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Banff tri-area ski pass is extended to include tubing, snowshoeing and sightseeing

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The Banff region is extending the Ski Big 3 ticket to include snowshoeing, tubing and sightseeing within the price of the ticket.

The Tri-Area ski pass or ‘SkiBig3’ ticket (www.skibig3.com) has extended access beyond the slopes of the ski areas of Mount Norquay, Lake Louise Ski Area and Sunshine Village to include additional options of snowshoeing, tubing or a sightseeing tour at no extra cost. Continue reading ‘Banff tri-area ski pass is extended to include tubing, snowshoeing and sightseeing’

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Mount Norquay ski resort

Tourist Office

Ski Norquay

Box 1520
Banff
Alberta
Canada
T1L 1B4

Telephone: (403) 7624421
Email: [email protected]
Website: www.banffnorquay.com

Description

Mt. Norquay is widely considered to be Banff’s best family ski resort, with terrain for every level of skier. It’s exceptionally attractive for kids and beginners. Mt. Norquay also offers the only night skiing in the Bow Valley, with its range of floodlit trails. The resort also provides a day-care service. At the end of a day on the slopes, hit the Lone Pine bar/eatery for a relaxing drink or snack.

Review

There are few true ‘ski towns’ around the world, especially those with a choice of top ski areas on their doorstep, each with independent ownership. Austria’s Innsbruck, Utah’s Park City, New Zealand’s Queenstown and Argentina’s Bariloche are some of the few examples, Aspen grew up that way, but with all the ski areas nearby now owned by one company, some feel the character there has gone. Not so in Banff, where Mount Norquay is the closest to town and offers flexible skiing by the hour if you have just a little time to spare for a few turns. If you’re planning a full day of skiing or riding, there is much more terrain available at Sunshine Village and Lake Louise – generally regarded as one of the world’s most beautiful ski areas. Banff came into being in 1883 when three railway workers building Canada’s first trans-continental railway staked a claim on the hot sulphur  springs area that bubbled up there. It was named by a Canadian Pacific employee after his home region of Banffshire in northeastern Scotland . . . although it certainly doesn’t look much like it! Two years later the railway was completed, and soon afterwards the Canadian Pacific Railway company built the incredible Banff Springs Hotel, and Canada’s first national park was established. The town has a reputation also for being extremely good value and having genuinely friendly inhabitants. It’s particularly impressive that they manage to keep cheerful when you consider the 7600 ‘Banffites’ have to keep smiling at more than three million visitors a year. The snow on the surrounding mountains is known for its quality and abundance which help Sunshine and Lake Louise ski operations run from early November to late May every year – one of the world’s longest ski seasons. The experience of being able to spend the day in true wilderness terrain or modern ski areas and then the evenings in a lively resort also appeals to many. The success of Banff as a world-leading ski destination was laid out more than a century ago when Swiss mountain guides led parties of climbers on first ascents of the surrounding peaks and traversed prehistoric glaciers. In leather bindings on wooden skis, they discovered untracked snow in wide-open bowls and meadows, laying the groundwork for what were to become a vibrant ski industry. Settling in Banff and Lake Louise, the pioneers helped build trails then roads through the raw, rugged and largely uninhabited landscape, and eventually established hotels and businesses.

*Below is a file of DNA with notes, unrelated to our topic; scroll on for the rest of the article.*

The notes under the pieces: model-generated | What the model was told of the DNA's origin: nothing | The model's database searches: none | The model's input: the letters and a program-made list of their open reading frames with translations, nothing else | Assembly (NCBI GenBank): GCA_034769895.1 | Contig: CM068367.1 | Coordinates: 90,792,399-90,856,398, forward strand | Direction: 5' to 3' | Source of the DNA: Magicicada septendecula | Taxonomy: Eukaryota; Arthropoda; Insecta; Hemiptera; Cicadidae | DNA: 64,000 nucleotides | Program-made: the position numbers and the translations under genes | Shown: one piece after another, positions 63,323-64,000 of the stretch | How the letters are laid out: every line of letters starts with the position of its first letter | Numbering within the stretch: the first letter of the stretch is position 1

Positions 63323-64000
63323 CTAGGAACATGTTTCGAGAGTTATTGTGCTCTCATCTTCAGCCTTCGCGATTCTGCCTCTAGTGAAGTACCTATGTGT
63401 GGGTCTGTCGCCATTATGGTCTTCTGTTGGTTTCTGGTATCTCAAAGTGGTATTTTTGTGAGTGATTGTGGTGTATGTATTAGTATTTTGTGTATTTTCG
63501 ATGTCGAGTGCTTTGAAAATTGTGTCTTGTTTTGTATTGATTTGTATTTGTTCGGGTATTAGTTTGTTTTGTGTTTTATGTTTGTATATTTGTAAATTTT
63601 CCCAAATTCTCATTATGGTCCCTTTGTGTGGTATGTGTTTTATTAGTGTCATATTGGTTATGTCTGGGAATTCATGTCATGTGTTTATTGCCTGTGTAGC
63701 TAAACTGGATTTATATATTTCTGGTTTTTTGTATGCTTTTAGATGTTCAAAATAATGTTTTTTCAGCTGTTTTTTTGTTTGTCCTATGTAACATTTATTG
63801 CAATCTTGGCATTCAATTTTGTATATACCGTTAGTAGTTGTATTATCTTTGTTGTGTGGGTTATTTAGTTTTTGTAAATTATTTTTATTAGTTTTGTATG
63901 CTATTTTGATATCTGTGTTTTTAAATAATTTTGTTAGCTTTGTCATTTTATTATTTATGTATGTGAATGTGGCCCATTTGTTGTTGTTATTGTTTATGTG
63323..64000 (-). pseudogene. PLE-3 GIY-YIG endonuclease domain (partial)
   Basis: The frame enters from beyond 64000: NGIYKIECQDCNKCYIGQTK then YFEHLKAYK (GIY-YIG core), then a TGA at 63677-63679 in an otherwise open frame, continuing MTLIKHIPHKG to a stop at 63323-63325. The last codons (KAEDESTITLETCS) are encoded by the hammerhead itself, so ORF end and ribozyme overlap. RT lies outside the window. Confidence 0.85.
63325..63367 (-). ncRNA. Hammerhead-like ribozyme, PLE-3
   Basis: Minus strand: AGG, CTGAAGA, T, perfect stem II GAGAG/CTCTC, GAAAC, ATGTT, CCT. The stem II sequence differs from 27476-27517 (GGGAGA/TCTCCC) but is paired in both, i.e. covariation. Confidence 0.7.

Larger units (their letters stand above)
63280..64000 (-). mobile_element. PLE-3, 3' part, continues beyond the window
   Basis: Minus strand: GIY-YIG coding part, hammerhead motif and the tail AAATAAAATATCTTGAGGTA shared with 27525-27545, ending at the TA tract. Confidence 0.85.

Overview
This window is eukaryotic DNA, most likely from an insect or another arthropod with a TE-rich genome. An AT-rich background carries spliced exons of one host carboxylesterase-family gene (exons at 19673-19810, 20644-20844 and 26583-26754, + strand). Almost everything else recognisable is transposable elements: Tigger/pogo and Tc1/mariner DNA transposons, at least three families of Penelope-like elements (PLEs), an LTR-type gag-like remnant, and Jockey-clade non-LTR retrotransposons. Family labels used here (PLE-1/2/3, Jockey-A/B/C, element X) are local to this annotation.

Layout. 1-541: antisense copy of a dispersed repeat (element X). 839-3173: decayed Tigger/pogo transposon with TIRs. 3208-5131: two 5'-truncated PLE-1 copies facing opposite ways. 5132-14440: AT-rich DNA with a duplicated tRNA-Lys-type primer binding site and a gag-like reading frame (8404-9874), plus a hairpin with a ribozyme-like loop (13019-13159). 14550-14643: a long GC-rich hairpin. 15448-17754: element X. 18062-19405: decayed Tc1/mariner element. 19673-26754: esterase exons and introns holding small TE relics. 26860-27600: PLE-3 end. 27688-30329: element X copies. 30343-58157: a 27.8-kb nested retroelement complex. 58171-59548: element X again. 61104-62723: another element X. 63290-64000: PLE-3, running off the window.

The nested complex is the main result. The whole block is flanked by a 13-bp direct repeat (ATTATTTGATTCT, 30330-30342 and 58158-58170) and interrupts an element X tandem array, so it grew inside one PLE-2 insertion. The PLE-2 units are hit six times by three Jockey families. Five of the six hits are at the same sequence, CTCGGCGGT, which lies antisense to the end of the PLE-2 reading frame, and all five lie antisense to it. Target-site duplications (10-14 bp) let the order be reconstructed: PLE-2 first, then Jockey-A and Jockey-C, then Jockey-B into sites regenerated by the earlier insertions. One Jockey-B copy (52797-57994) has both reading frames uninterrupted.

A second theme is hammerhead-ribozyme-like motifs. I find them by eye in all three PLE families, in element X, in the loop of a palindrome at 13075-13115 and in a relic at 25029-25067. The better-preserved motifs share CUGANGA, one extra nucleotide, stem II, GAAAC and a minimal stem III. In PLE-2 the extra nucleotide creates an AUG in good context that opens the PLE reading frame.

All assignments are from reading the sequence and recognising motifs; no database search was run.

keywords

Banff, The Rockys, Rocky Mountains, Rockies, Mount Norquay, Mystic Ridge, Alberta, Canada

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